First, IFRS lacks broad guidance for: (1) certain topical areas, such as accounting for
certain common control transactions, recapitalization transactions, reorganizations,
acquisitions of minority shares not resulting in a change of control and similar
transactions, and the push down of a new accounting basis in an entity’s separate
financial statements; (2) certain industries, such as those related to utilities, insurance,
extractive activities, and investment companies; and (3) disclosures in order to provide
better transparency regarding the application of accounting principles.
Second, where IFRS provides broad guidance, the IASB, as a matter of operating
practice, has elected to make guidance less detailed and prescriptive than U.S. GAAP.”42
The first of these factors relates to how comprehensive IFRS is as a set of financial reporting
requirements. The second factor is related to what many describe as a debate about principle-based
versus rule-based standards.
To assess the comprehensive of IFRS, the SEC staff used a comparative approach with US GAAP to
provide a context in which to frame its evaluation of IFRS, rather than establishing a minimum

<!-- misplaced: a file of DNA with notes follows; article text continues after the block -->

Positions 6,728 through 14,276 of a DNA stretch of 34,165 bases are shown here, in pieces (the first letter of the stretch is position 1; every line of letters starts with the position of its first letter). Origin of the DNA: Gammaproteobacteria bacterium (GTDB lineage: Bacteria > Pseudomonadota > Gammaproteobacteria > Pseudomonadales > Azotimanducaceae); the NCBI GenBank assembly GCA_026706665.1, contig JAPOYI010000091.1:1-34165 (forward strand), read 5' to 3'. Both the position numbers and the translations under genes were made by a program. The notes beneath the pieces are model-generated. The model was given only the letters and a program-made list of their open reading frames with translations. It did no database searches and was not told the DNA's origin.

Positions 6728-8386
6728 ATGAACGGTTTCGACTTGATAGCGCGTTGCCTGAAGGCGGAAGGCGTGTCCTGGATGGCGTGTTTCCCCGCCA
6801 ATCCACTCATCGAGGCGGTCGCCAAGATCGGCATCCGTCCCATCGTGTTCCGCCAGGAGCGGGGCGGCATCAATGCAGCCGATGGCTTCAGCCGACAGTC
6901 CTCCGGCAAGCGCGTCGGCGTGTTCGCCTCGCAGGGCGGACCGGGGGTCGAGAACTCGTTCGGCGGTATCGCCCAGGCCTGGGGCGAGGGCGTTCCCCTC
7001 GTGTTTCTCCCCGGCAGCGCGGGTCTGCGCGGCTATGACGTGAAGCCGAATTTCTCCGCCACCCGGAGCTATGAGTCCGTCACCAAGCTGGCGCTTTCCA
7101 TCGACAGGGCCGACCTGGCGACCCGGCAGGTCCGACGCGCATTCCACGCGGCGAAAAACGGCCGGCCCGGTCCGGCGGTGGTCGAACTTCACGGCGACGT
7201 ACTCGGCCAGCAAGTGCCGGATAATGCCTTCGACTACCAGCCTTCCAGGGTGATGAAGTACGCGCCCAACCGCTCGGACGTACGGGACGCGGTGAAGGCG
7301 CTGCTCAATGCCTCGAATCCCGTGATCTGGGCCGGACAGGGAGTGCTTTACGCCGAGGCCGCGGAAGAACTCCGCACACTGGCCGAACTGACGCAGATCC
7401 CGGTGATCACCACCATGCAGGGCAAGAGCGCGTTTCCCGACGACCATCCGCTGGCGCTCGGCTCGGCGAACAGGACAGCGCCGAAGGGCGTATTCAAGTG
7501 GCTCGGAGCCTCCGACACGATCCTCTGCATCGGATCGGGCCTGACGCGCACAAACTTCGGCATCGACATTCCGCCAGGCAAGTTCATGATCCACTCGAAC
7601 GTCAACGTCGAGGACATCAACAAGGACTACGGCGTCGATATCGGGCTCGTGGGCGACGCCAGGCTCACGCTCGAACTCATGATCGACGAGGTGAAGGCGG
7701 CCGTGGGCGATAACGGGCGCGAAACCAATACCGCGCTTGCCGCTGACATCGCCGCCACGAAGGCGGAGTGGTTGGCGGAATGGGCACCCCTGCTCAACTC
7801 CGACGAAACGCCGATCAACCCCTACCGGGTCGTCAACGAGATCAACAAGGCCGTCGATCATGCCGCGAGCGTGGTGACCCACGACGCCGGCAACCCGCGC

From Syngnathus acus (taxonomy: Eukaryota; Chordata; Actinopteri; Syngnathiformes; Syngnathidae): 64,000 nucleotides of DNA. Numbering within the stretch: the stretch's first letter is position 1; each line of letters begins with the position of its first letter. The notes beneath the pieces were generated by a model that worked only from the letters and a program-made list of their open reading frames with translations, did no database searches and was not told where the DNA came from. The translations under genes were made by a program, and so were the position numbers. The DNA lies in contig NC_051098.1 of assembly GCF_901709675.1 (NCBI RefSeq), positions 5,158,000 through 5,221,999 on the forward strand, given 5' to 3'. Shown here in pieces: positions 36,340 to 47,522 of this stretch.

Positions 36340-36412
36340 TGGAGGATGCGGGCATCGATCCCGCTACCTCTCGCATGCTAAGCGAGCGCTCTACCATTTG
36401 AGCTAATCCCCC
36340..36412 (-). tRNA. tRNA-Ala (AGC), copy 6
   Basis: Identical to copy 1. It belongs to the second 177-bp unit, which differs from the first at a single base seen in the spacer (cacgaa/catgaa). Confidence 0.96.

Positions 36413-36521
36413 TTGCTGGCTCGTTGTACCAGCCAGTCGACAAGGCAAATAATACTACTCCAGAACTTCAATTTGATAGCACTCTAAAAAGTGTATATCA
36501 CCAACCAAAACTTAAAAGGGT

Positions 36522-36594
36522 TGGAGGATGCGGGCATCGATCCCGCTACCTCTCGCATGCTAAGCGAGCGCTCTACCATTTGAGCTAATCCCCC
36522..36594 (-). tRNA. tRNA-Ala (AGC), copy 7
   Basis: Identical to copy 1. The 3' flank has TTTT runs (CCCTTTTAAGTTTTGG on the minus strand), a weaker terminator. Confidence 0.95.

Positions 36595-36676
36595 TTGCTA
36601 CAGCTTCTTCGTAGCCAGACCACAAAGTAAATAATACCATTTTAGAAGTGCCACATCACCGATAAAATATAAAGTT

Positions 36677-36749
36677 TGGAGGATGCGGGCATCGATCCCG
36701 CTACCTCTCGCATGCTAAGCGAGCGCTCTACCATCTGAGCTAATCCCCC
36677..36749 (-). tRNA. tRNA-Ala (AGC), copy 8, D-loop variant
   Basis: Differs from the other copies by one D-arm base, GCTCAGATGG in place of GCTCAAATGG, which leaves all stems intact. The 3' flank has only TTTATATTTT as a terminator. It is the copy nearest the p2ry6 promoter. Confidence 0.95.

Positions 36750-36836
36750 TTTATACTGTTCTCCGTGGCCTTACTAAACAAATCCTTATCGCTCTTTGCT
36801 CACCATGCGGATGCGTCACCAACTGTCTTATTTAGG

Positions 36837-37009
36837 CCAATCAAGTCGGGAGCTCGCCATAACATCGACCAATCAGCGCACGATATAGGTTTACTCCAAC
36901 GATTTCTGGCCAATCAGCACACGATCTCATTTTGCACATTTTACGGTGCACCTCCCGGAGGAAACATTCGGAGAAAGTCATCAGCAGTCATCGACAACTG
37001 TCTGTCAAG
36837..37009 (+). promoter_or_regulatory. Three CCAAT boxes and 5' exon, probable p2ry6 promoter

threshold of development that must be met.43
Differences between IFRS and US GAAP
The SEC Staff Report describe some of the differences between IFRS and US GAAP as fundamental
differences while others are described as differences because of US GAAP industry guidance.
The fundamental differences identified by the SEC were:44
(a) the non-financial asset impairment requirements (in particular, that IFRS permits the reversal of
impairments, which could make earnings reported in accordance with IFRS more volatile than
US GAAP) and the recognition of non-financial liabilities (such as lawsuits or environmental
cleanup obligations) earlier than they would be recognised under US GAAP;
SEC Staff Report, pp.8–9, referring to See SEC Release No. 33-8982 (Nov. 14, 2008), Roadmap for the
Potential Use of Financial Statements Prepared in Accordance with International Financial Reporting Standards
by U.S. Issuers [73 FR 70816 (Nov. 21, 2008)]
SEC Staff Report, p.9.
SEC Staff Report, p.14.
(b) the ability to re-measure property, plant and equipment and investment properties at fair